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Written by Janani on January 28, 2022 Share on

Mardin, Turkey: Into the Southeastern Town of Turkey!

This piece of land was once home to hunters and gatherers, transitioning from nomads to permanent residents. It can be seen as a place where some of the earliest human civilization happened. Most importantly, it is one of the places where agriculture was introduced to the human population approximately 12,000 years ago. As per the studies, the gatherers started settling and cultivating on the banks and slowly transitioned into agricultural societies at around 10,000 B.C. Thanks to their ancestors, Turkey is now the 7th largest producer (agriculture) with about 20% of its population working in this sector. Explore the rich history and natural beauty of Turkey with our exclusive Turkey holiday packages.

The Province of Mardin is bordered by Syria in the South. This province is a chief agricultural producing area. The major produces are wheat, barley and sesame. Not just crops, the Angora goats raised here are also well-known for their wool. The Mardin Province also has its own woollen-weaving industry. 

Origin of the name ‘Mardin’

Mardin in Turkey
Source: Pixabay

Mardin is one of those places on the main routes connecting Turkey to Syria and Iraq. According to hearsay, the history of the city of Mardin dates as back as the Flood. This city lived under the rule of the Hurri-Mitani, Hittites, Surs, Babylonians, Persians, Romans, Arabs and also the Seljuk Turks. Later, during Artuklu Kingdom named the Mardin region “Tabaka Ilgaziyye”. Initially, the city of Mardin was known as ‘Marde’ by the Persians. It was known as ‘Mardia‘ by the Byzantine and then it eventually came to be named as ‘Maridin’ by the Arabs and ‘Merde-Merdo-Merdi‘ by the Syriac. All these names were changed into Mardin after the region was occupied by the Turks.

Also Read: What Not To Miss In Turkey

Top 5 Important Places to visit in Mardin

the great Mosque
Source: Pixabay
  1. Zinciriye Medresesi
  2. Kasımiye Medresesi
  3. Forty Martyrs Church
  4. Mardin Museum
  5. Sakıp Sabancı City Museum

1. Zinciriye Medresesi

The Zinciriye Medresesi is an old medrese meaning a theological college. It was founded in 1385 by Isa Bey. It is important to note that Zinciriye Medresesi is one of Mardin’s best-preserved buildings. Zinciriye Medresesi is well-known for its stunning views from rooftop that swoops over the entire town, out to the Mesopotamian Plains below. The Intricately decorates doorways are the highlights of this building that stands as a testimony to Islamic artistry. 

2. Kasımiye Medresesi

Kasımiye Medresesi is a 15th-century medrese complex. It consists of a theological college and a domed mosque. It is known for its peaceful atmosphere within the complex and also for some of the astonishingly elaborate stone carving work on its doorways.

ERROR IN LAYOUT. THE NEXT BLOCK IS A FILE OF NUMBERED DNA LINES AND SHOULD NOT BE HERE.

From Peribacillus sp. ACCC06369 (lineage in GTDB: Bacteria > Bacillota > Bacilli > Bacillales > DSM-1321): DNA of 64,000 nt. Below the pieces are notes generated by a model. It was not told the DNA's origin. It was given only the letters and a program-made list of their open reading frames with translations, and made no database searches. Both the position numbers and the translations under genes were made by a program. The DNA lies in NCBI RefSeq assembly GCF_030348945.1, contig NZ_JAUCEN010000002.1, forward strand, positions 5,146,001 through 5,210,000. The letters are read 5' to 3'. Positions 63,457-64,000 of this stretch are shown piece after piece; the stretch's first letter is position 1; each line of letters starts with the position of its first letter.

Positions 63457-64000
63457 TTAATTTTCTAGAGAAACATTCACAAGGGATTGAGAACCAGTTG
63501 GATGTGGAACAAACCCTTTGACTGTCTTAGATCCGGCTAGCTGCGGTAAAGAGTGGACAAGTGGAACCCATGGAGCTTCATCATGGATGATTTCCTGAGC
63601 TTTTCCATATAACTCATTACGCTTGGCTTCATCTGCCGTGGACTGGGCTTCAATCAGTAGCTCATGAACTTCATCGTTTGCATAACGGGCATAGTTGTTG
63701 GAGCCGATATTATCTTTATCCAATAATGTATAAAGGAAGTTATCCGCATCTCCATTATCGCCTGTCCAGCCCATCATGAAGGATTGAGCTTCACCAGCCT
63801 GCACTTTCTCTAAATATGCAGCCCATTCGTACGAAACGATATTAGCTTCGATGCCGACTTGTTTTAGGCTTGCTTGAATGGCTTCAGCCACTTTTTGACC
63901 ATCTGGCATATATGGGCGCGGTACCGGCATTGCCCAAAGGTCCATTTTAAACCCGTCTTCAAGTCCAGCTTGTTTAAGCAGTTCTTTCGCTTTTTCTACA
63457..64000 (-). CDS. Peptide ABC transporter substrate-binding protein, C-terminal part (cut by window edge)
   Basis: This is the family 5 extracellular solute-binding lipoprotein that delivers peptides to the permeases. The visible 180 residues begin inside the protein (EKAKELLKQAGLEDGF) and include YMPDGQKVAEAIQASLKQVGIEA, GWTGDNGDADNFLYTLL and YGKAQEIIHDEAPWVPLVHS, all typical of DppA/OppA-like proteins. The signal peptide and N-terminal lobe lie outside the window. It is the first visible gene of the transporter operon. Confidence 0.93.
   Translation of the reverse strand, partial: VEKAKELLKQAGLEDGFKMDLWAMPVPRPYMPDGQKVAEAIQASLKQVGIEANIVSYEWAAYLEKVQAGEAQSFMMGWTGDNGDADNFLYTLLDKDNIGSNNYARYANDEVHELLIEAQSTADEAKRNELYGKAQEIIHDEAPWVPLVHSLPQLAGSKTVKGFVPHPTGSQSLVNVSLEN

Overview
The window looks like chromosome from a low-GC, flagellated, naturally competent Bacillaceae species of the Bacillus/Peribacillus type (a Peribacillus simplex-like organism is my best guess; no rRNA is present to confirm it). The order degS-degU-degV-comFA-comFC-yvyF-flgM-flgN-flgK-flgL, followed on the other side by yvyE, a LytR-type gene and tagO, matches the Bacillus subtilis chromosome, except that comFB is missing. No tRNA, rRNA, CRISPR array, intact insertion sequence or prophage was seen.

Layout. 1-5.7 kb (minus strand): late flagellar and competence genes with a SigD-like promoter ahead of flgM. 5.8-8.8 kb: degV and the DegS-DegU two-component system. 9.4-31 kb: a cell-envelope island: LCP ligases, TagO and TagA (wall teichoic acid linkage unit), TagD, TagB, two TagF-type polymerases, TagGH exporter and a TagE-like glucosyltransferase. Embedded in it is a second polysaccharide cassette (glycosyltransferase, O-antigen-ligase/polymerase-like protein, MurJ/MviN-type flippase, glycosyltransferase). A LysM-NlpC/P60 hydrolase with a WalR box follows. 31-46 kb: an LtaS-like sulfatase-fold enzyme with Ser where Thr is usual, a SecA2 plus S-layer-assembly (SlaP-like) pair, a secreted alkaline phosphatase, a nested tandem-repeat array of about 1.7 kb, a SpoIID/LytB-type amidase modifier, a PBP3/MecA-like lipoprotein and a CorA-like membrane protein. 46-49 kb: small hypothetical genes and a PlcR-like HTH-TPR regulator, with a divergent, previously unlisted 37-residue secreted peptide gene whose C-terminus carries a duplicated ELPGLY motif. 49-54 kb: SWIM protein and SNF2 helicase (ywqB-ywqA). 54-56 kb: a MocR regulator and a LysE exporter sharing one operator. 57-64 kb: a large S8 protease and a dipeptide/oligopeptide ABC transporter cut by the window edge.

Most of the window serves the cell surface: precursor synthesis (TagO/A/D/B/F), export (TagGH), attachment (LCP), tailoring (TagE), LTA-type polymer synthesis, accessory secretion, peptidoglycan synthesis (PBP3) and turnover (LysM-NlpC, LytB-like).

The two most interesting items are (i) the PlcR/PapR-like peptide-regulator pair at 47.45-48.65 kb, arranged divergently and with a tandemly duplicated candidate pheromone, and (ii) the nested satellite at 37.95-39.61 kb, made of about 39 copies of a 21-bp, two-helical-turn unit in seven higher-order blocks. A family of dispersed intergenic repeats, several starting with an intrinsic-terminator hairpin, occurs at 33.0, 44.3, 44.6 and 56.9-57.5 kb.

ancient civilization
Source: Pixabay

3. Forty Martyrs Church

The Forty Martyrs Church is a 4th-century church that still holds a ravishing interior with some beautiful icons and paintings that are definitely worth your visit. The entrance of the Church has some intricate carvings that commemorate the Christian martyrs of Cappadocia. This also depicts the reason why the church was renamed in the 15th century as Forty Martyrs Church. 

Also Read: 5 Best Hotels in Cappadocia

4. Mardin Museum

Mardin Museum is one of the town’s grandest 19th-century villas. It once served to be the headquarters of the Syriac Catholic Patriarchate. The museum now has displays of some of the best Assyrian and Bronze Age pottery.

Even though you are really not a fan of museums, you should visit this museum. It is definitely worth your visit.  

5. Sakıp Sabancı City Museum

This Museum was Mardin‘s former army barrack. It is now home to this museum which traces the staggering and also convoluted history of the town. All the exhibits here explains Mardin‘s role down through the ages. It also helps in understanding the cultural and religious mix of Muslims, Assyrian Christians, and Kurds.

Also Read: Activities To Do In Cappadocia

Other Places to Visit in Mardin

Night view of Mardin
Source: Pixabay

A few other places that you must definitely visit while you are in mandarin are as below;

  • Ulu Cami Miratet – Minarets of a 11th century mosque built by the Artuqid Dynasty.
  • Mardin Bazaar – Known for its spices
  • Mardin Post Office – Stands to be the best example of 19th-century villa architecture. Most ornate post office building in Turkey. 
  • Mardin Castle – a 15th-century castle with magnificent carvings of lions leading to the  fortress starting from the Zinciriye Medresesi
  • Deyrulzafaran – Originally a 5th-century building. It has been demolished twice and rebuilt. It has a secret sanctuary Chamber underground. Make sure you visit it!
  • Midyat – the old town district known as the silversmith center. A town with small family-run jewelry workshops.
  • Dar – An ancient city of Rome with rock-cut tombs and two separate underground cisterns.
  • Tür Abdin Monasteries – Tür Abdin (Mountain of the Servants of God) is a highland region east of Mardin. The Monastries here are quite popular and are worth the visit

Hope this article helped you to understand the city of Mardin in Turkey. Turkey as a country has a lot to offer by itself for all types of tourists. We in Pickyourtrail have tried to compile a few things to help you to plan for your next Turkey vacation. Make sure to check out our other Blogs on Turkey to know more about such unique places and things to do in Turkey. Book your trip with us now and get ready to explore this fascinating country!

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